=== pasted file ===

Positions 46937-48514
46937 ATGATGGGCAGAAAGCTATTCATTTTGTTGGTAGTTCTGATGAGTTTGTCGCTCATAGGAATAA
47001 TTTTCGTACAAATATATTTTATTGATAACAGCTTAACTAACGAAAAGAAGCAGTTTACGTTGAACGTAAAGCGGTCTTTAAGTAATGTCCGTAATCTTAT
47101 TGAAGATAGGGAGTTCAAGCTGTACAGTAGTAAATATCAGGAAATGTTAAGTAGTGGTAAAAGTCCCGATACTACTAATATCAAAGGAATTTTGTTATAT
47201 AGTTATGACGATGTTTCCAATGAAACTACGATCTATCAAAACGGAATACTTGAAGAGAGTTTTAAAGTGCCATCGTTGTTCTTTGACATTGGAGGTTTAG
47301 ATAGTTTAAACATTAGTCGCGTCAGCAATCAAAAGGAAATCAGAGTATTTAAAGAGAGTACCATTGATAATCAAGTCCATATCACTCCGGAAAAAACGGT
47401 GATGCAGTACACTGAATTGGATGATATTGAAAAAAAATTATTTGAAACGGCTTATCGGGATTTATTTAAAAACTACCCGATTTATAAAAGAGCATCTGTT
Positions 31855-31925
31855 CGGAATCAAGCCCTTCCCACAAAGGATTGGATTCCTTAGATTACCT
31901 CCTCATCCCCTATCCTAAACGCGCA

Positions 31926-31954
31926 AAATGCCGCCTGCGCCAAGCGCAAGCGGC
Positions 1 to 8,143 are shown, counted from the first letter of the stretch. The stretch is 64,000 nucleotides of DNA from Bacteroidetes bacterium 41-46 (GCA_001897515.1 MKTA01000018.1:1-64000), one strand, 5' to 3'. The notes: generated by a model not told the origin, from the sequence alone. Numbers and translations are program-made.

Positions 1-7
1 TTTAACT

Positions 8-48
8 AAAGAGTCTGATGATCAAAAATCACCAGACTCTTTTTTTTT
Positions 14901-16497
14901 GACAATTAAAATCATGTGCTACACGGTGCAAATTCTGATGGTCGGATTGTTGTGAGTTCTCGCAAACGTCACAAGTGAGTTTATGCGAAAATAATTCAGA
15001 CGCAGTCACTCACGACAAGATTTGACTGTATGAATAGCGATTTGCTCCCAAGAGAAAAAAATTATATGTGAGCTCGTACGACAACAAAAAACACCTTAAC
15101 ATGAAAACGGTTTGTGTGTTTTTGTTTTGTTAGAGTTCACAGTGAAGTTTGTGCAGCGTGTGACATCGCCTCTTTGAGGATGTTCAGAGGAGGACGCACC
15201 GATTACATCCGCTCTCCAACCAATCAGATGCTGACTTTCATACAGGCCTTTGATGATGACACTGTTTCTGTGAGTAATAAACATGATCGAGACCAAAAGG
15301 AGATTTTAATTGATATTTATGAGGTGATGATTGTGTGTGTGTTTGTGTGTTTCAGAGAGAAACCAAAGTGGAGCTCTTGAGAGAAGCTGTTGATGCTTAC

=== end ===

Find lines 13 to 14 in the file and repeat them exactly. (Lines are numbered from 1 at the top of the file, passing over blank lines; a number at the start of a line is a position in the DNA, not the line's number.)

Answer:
Positions 1 to 8,143 are shown, counted from the first letter of the stretch. The stretch is 64,000 nucleotides of DNA from Bacteroidetes bacterium 41-46 (GCA_001897515.1 MKTA01000018.1:1-64000), one strand, 5' to 3'. The notes: generated by a model not told the origin, from the sequence alone. Numbers and translations are program-made.

Positions 1-7